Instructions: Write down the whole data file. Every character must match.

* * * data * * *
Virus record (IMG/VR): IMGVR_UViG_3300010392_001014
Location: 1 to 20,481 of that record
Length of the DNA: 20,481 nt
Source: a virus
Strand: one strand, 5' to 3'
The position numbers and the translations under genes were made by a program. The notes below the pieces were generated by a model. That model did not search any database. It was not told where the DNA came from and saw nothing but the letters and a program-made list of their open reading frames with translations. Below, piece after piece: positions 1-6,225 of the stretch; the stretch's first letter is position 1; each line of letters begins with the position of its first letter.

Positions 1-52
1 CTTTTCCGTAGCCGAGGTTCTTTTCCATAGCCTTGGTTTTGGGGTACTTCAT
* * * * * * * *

Virus record (IMG/VR): IMGVR_UViG_3300010392_001014
Location: 1 to 20,481 of that record
Length of the DNA: 20,481 nt
Source: a virus
Strand: one strand, 5' to 3'
The position numbers and the translations under genes were made by a program. The notes below the pieces were generated by a model. That model did not search any database. It was not told where the DNA came from and saw nothing but the letters and a program-made list of their open reading frames with translations. Below, piece after piece: positions 1-6,225 of the stretch; the stretch's first letter is position 1; each line of letters begins with the position of its first letter.

Positions 1-52
1 CTTTTCCGTAGCCGAGGTTCTTTTCCATAGCCTTGGTTTTGGGGTACTTCAT